(April Fools) Review: Lennyage of Harmoney


Lennyage of Harmoney

This article was written for April Fools 2013 and is not meant to be taken seriously.

 Legal issues have sent many fangame developers into hiding after the demise of MLP:Online and Fighting is Magic, but a courageous few have gone onward with their projects, pouring their hearts and souls into their projects. In light of this, Equestria Gaming has decided to take a new approach to reviewing in which we will not criticize developers for the few mistakes that they make, but focus mainly on praising them for what they do wrong. Having good self-esteem is good after all, and we're going to be at the forefront of this bold new esteem-raising movement with our review of Lennyage of Harmoney, which you can find more about after the break.



 Opening Lennyage of Harmoney in Linux was a refreshingly retro experience. No clicking on gaudy icons, no configuring of unnecessary settings: just the basics. A simple java -jar "Lennyage of Harmoney.jar" was all it took, and the game started after only a couple seconds of loading. The game's main programmer must be a highly experienced individual to make a fully-featured RPG load in a couple seconds without being bound by the conventional restraints of loading screens. Unlike most of the other fangames we have the privilege of posting on Equestria Gaming, this one supports Mac OS X and Linux but nobody really cares because we all know Macs are for hipsters and Linux is for fat neckbeards like Richard Stallman and his hippie buddies (such as myself, ;~;).

The cutscenes are one of the game's main highlights and contain much of its emotional depth.
 Some RPGs throw the player right into the action, but not this one. The creators took the time to craft a detailed and touching story about everyman Twilight Sparkle being evicted from the library by the sexist top 1% (who obviously did this because of her gender), and in response she bands together with her friends, overthrows the rich witch and lives happily ever after in a utopian socialist environment. We could all learn something from this simple, endearing tale that makes no attempt to hide its political implications, you know?

 Even though some people would complain about the lengthy cutscenes being unskippable, I myself do not mind. I wouldn't even consider this a flaw, considering their overall quality. Since most Bronies are autistic and have problems reading facial expressions the developers decided to repeatedly zoom into the character's faces, forcing us to take notice of their emotional states and speculate as to what goes on within their vastly superior pony minds. This may feel somewhat uncomfortable at first, but after a short while the typical player gets used to it, and even begins to enjoy the wonderful sensation of being close to another's face. If only the game featured better integration with Google Nose, the experience would be complete.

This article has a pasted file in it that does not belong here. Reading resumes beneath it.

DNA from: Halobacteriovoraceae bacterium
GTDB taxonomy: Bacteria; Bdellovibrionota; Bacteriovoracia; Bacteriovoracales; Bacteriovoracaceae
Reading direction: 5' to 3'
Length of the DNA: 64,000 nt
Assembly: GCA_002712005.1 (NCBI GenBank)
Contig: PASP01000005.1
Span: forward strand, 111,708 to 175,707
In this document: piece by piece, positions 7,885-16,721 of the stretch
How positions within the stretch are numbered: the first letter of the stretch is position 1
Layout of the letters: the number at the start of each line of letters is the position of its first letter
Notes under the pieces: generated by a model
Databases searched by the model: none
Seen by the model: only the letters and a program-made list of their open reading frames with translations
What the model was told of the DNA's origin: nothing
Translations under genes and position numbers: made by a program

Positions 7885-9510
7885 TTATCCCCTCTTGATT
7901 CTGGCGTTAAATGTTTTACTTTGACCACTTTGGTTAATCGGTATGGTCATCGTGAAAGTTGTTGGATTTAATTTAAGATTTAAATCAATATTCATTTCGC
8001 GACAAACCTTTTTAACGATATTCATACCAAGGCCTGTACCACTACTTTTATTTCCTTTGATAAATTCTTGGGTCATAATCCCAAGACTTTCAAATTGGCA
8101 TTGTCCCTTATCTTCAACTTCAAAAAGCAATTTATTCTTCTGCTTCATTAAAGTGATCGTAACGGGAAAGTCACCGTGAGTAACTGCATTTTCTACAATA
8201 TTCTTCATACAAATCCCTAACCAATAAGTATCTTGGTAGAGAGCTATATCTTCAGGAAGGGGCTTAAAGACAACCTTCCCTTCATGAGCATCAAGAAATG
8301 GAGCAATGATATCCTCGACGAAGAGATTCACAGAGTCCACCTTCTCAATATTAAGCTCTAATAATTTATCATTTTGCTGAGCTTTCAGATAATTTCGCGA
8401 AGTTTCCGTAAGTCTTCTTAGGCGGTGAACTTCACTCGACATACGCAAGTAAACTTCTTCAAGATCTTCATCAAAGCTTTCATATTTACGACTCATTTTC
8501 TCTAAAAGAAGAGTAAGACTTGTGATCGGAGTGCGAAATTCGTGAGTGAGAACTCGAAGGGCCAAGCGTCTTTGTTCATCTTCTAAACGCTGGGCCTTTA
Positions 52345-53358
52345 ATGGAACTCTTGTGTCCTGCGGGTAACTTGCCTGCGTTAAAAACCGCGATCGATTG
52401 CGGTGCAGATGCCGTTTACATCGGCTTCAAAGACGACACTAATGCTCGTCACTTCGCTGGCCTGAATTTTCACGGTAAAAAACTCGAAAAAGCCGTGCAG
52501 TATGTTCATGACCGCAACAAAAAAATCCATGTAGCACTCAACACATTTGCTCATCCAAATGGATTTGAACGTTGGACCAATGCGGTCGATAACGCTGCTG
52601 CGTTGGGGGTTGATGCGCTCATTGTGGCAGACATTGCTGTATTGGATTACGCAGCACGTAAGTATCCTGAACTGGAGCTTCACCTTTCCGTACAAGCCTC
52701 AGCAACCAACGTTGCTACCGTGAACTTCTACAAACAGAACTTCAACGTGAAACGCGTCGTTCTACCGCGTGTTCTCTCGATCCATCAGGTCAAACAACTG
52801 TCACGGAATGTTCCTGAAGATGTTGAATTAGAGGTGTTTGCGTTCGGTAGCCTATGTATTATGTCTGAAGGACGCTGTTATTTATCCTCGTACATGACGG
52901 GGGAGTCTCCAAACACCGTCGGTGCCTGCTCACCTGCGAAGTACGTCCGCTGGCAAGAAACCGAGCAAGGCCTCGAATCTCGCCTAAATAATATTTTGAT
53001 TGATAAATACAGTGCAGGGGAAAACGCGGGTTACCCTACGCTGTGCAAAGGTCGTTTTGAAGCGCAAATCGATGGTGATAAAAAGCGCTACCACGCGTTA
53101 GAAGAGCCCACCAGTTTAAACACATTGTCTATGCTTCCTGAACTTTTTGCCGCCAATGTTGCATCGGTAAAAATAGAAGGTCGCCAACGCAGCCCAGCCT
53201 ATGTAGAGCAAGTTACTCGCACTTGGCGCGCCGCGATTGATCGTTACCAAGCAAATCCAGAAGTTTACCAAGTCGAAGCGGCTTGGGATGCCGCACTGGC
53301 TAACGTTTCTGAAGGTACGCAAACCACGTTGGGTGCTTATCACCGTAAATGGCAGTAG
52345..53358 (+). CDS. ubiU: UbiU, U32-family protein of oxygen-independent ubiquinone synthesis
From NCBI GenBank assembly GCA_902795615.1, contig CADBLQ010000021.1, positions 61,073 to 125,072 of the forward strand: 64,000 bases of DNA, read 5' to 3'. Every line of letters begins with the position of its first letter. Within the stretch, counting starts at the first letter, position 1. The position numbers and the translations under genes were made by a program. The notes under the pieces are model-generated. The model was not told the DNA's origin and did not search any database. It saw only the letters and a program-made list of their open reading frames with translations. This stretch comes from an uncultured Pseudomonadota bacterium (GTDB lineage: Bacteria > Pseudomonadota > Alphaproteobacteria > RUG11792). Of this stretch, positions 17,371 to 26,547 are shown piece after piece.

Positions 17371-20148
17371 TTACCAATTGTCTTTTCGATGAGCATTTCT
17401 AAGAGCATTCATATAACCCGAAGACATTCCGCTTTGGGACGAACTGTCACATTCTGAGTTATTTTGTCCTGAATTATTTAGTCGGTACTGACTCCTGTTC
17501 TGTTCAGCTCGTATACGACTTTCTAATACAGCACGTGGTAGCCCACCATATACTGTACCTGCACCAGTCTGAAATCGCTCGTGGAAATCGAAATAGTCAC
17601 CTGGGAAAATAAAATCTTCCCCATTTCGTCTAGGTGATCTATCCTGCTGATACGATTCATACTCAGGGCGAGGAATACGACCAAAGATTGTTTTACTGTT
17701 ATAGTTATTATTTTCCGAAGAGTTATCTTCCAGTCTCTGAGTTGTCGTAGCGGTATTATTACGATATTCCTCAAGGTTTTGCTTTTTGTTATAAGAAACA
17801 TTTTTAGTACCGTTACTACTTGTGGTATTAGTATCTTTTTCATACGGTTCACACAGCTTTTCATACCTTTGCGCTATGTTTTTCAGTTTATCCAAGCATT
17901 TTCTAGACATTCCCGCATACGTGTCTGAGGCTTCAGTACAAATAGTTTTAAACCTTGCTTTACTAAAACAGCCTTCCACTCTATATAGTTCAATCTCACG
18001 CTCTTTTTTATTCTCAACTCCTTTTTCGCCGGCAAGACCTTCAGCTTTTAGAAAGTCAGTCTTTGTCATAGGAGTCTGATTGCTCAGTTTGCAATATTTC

Lennyage of Harmoney doesn't beat around the bush here; controls are clearly explained from the get-go.

 The game isn't all cutscenes and politics though. It has actual gameplay too, although the controls felt somewhat floaty. Given that Twilight has wings now and can float around wherever she darn well pleases, this makes perfect sense. There aren't any annoying fetch quests to get in the player's way either, and grinding is an issue either. If the game were especially long and dragged out the story would lose its emotional impact (really now, who goes for ice cream before confronting the greedy republican who kicked them out of their house?), but Lennyage of Harmoney has our heroine head to the treehouse right away to kick the antagonist's ass: no distractions!

 Heartless console gamers might cry out against the game's simple artistic style, but we at Equestria Gaming know that graphics do not matter in the slightest. Gameplay is the only thing developers should focus on, and sprites should be an afterthought. Contrary to popular opinion games like Limbo would be exactly the same if their artistic styles were changed, and because of this we are not going to comment on the game's art or let it affect our final score.

 Effort is what truly counts, and it's quite clear that much work was put into the production of Lennyage of Harmoney. We mustn't let the quality of a game affect our opinion on it

Sometimes minimalistic art styles are better.

 Good RPGs not only have gameplay and long cutscenes, but combat (yes, the two are distinct from one another), and this game is no exception. Upon entering one of the game's many combat encounters the game switches to a very retro art style reminiscent of NES games like Earthbound, and it feels nice and trippy. It was also properly balanced too because I kept winning. This shows that the 1% is no match for the combined might of the American people, even though they may pour their armies and tear gas on us. We shall not be stopped!

 All games except for the stupid ones have music. This is a universal rule, and breaking it probably earns the creator a C&D or something so the fabulous progressive folks behind Lennyage of Harmoney made sure to give the game its own, entirely original soundtrack. It did sound somewhat familiar though, but that's probably because this game is a homage to all the great RPGs before it, albiet one that outshines them all.

 Maybe it's not perfect (the distinct lack of parallax scrolling is the only fault I can really think of), but since Lennyage of Harmoney is fanmade we can't really criticize it without being unfair; it's not like the fandom can do better. Besides, nopony minds a 148.5MB download for a short game, right?
9/10 Lunar Grade

 Else, you can always look at the first letter of each paragraph. Have a happy monday, and make sure you take everything you read today seriously. If you don't...you might miss out on some great fun.
- Tuxxy

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